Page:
• Public Records:  This section contains public information gathered from the courts or other public arenas, as is relevant to a credit history.  Public records do not include items such as arrests or warrants, but do include bankruptcy, tax liens, court ordered judgements, wage garnishments and, depending on the state, child support orders.    Details in the public record section includes, type of record, status, date filed or reported, individual or joint filing, reference number, closing/release date (when judgement was granted), presiding court, dollar amount of judgement, and any remarks attached to the record.   Bankruptcy records also include liability amounts, exempt amounts, and asset amounts. 
  • Trade Lines:  This section lists your credit accounts, depending on the agency; it may list negative accounts first.  Trade line information is a key component in a credit report, and comprises detailed account information. 
    • Creditor Name, address and telephone (if supplied to agency)
    • Account Number (this information is protected, so the last few numbers are xxxxx)
    • Current status (paid, past due, charge off) as of last reported date
    • Type of Account (Real Estate, Revolving, Instalment, Other, Unknown)
    • Responsibility (type of account ownership; individual, joint or authorized user)
    • Terms of Payment (dollar amount and number of monthly payments)
    • Date opened
    • Date reported (last date account information was updated with reporting agency)
    • Original Balance/Limit (balance refers to instalment loans, limit refers to revolving debt)
    • Current Balance/Recent balance (balance as of last date reported)
    • High Balance (highest balance of consumer use, not always reported)
    • Past Due (how many payments are overdue as of last reported date)
    • Remarks (comments by consumer or credit grantor, such as paid as agreed, account closed at consumers request or inactive account)
    • Two Year Payment History:  this varies according to the agency and type of report (single, tri-merge, online, paper based).  However, it is a list of good and bad payments.  The history may appear in the form of a chart (histogram) citing payments for each month for past 24 months, or simply a statement of late payments and corresponding date such as 60 days as of 03-2008 or collection 05-2008.
    • Seven Year Payment History:  a statement of late payments or delinquencies on an account over the past seven years, accompanied by the date.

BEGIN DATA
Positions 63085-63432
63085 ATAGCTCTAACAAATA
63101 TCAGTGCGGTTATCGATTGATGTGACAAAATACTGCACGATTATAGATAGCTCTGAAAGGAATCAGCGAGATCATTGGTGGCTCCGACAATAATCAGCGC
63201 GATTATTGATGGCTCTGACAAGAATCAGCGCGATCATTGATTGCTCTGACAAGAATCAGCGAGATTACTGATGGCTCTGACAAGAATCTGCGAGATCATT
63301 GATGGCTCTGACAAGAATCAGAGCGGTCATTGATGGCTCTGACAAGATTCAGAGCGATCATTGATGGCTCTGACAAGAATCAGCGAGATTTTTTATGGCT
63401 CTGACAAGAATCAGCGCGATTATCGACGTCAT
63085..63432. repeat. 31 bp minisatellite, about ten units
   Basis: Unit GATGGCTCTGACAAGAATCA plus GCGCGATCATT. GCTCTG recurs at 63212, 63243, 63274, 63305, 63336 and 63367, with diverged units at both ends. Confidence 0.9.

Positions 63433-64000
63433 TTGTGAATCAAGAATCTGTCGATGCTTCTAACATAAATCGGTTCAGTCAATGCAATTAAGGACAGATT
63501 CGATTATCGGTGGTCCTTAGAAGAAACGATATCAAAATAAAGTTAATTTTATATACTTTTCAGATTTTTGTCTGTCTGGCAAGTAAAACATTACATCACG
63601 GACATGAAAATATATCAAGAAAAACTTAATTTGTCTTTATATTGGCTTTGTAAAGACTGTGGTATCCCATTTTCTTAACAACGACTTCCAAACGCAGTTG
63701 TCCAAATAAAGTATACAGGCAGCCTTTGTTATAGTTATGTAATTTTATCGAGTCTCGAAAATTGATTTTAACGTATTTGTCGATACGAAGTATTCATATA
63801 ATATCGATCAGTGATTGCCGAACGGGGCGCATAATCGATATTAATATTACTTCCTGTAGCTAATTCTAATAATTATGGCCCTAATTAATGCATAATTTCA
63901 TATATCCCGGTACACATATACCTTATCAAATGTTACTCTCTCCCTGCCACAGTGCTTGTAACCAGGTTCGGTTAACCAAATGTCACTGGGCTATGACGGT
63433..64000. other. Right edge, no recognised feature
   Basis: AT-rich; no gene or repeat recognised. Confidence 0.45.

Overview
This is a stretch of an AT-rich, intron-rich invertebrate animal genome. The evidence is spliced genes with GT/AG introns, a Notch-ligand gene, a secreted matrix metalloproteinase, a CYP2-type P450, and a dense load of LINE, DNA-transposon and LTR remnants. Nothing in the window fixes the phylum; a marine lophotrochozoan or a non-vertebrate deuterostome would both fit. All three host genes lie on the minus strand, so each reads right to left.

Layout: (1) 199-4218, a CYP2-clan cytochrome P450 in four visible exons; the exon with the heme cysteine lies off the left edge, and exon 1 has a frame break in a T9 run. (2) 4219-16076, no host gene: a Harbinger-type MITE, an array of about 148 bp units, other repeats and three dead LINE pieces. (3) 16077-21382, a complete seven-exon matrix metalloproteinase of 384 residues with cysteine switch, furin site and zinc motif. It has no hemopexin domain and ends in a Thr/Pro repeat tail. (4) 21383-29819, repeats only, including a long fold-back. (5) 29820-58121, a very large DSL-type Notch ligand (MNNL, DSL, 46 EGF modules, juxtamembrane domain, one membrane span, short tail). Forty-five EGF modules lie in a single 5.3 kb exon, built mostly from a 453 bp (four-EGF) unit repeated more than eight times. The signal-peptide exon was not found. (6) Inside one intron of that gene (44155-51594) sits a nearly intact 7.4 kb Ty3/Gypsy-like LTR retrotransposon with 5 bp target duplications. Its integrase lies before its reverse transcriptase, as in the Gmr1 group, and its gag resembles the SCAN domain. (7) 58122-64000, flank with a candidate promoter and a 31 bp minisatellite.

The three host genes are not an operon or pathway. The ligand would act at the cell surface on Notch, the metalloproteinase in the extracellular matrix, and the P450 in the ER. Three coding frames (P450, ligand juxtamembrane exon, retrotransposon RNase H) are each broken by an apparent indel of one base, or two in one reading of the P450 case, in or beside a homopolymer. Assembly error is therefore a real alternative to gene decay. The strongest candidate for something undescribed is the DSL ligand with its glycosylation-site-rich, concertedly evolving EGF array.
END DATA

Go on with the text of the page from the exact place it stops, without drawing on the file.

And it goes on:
• Hard Inquiries:  This section provides the names, addresses and phone numbers (if supplied) of each creditor that reviewed the consumer’s file in the past 24 months, for the purpose of assessing a credit product application.  This section also includes the date the inquiry was made, and should be checked carefully in the case of suspected identity theft.
  • Soft Inquiries:  This section is only available as a consumer disclosure, and is not seen by creditors.  Soft inquiries are non-credit inquiries, such as pre-screened credit offers, inquiries by employers or the consumer’s own credit history request.  Often this section reveals the consumer’s existing creditors “peeking” at the credit report to review credit usage or provide maintenance on the account. 
  • Creditor Information:  This section details information on all creditors who appear in the consumer’s file, both in the trade lines section and inquiries sections.  Details will include name of company, address and telephone number (if supplied). 

Time on a report: 

  • Seven Years:  Delinquencies, collections, charge offs, accounts included in bankruptcy, child support orders, court judgements, chapter 13 bankruptcy and paid tax liens (from date of payment) stay on a consumer report for seven years.
  • Two Years:  Inquiries, hard and soft and lost credit cards stay on a report for two years.
  • Ten Years:  Chapter 7, 11 and 12 bankruptcy and positive closed accounts remain for ten years.
  • Fifteen Years:  Unpaid city, county, state and federal tax liens remain for fifteen years from filing date.  If the lien is paid, it is removed seven years after date paid.
  • Indefinite:  Active accounts in good standing, such as a long term credit card, remain on the consumer credit report indefinitely.  Even an account with the odd late payment will remain on the report, but the late payment will be removed after seven years.